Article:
|ICRC Activities in Rwanda: 1993 - 6 April 2000 (International Committee of the Red Cross , 230 p.)|
The adverse effects of mines may be calculated in terms not only of the dramatic increase in the number of casualties; they also take the form of restrictions on the work of humanitarian organizations, which are prevented from reaching people in need by the known or suspected presence of mines on the roads.
Thus, ICRC teams in Rwanda have in recent months had to suspend operational travel plans because of increasingly frequent mine incidents. Since the beginning of the year, landmines - mostly anti-tank devices - have claimed some 130 victims, mainly in the west of the country. This figure naturally reflects only incidents known to the outside world - it does not include victims in more isolated regions.
The ICRC sub-delegation in Cyangugu, south of Lake Kivu and only a few minutes from the border with Zaire, recently had to restrict the movements of its staff for ten days following the death of at least 14 people in mine incidents. The ICRC is obliged to assess the risks run by its staff and to weigh them against the urgency of the needs that they are there to meet. For the prefecture of Cyangugu alone, suspending staff movements means interrupting visits to several thousands detainees, suspending the tracing of family members separated by the events of 1994 and the exchange of family messages. In other words, the ICRC is no longer able to take action should detainees be ill-treated, no longer able to install water-supply systems in the countryside and no longer able to bring children who have been separated from their parents back to their homes - in short, the ICRC is cut off from the victims it is trying to help. It is also compelled from time to time to impose such restrictions on other prefectures.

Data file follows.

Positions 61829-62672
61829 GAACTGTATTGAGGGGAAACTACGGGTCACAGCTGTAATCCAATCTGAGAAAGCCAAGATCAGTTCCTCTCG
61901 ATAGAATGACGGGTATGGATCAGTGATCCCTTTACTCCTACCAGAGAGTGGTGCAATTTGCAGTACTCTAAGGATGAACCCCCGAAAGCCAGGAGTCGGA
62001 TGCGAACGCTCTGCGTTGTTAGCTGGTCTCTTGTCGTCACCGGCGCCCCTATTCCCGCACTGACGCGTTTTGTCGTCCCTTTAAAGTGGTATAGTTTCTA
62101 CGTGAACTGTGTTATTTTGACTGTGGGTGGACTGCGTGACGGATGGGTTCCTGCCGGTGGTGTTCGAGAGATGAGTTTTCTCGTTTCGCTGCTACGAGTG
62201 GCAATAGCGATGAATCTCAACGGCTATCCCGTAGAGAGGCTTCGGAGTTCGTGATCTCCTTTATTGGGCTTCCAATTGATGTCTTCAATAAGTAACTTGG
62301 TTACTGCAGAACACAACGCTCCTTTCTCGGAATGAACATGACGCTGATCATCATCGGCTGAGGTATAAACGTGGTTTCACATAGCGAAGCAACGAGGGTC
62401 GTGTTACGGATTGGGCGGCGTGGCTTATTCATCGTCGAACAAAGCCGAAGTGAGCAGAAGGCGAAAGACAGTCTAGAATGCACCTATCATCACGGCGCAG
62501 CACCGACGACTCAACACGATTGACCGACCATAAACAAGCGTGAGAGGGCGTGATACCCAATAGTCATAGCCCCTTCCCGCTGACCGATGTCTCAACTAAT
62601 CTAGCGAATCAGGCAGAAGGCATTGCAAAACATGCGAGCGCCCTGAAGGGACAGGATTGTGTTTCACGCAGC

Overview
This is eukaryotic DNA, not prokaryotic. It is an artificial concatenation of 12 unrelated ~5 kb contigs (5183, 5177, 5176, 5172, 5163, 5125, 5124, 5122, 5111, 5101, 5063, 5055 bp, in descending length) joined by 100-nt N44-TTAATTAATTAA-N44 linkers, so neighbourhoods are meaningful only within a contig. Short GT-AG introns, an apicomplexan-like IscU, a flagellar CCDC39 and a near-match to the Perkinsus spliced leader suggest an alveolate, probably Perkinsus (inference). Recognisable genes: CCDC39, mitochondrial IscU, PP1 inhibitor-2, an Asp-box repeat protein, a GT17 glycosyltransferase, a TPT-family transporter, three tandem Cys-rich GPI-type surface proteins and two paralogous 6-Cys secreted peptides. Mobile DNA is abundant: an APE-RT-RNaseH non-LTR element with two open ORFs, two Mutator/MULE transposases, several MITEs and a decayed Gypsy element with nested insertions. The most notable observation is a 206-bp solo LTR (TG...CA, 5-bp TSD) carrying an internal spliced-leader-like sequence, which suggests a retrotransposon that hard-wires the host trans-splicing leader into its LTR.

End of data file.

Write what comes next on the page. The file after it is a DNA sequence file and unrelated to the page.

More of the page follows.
What results can humanitarian organizations - the ICRC, UN agencies and NGOs, which often adopt the same safety measures - hope to obtain when their freedom of movement is so severely reduced? What action can be taken to help the victims? How can an areas situation and needs even be assessed?
Landmines kill and wound. They can also isolate, depriving people of the assistance and protection vital to their survival. Even more perversely, they can also be used to manipulate the work of humanitarian organizations by placing certain areas off-limits.
The case of Cyangugu is not unique in Rwanda. The population of four prefectures bordering on Zaire is particularly severely affected by the presence of newly-laid mines. Mine explosions have cost about 60 lives this year and after each successive incident the ICRC must decide whether or not to use certain roads. The danger is all the greater since the roads are often were tracks on which a mine can be laid and all traces brushed over in a few minutes. Indeed, though some mines have been there since 1994, most of them have been laid very recently, making travel in the field a hazardous business.
No track, therefore, is ever absolutely safe, even if vehicles have passed along it several hours before. In such circumstances, all mine clearance is unreliable.
Four of the victims in recent months were working for humanitarian organizations. This figure may not be spectacularly high, but it will probably change, like that of the Rwandan victims, according to the shifting interests engendered by political developments in the Great Lakes region. In any case, many more people may well become the prisoners of landmines, with all the consequences for their future that that entails.
Protecting humanitarian work is one of the items on the agenda of the Review Conference of the Convention on certain conventional weapons being held in Geneva from 22 April to 3 May. Though the adoption of new measures and their subsequent implementation will help reduce the number of humanitarian staff who fall victim to mines, they are no panacea. Rwanda is a case in point.
International Committee of the Red Cross
SLE/April 30 1996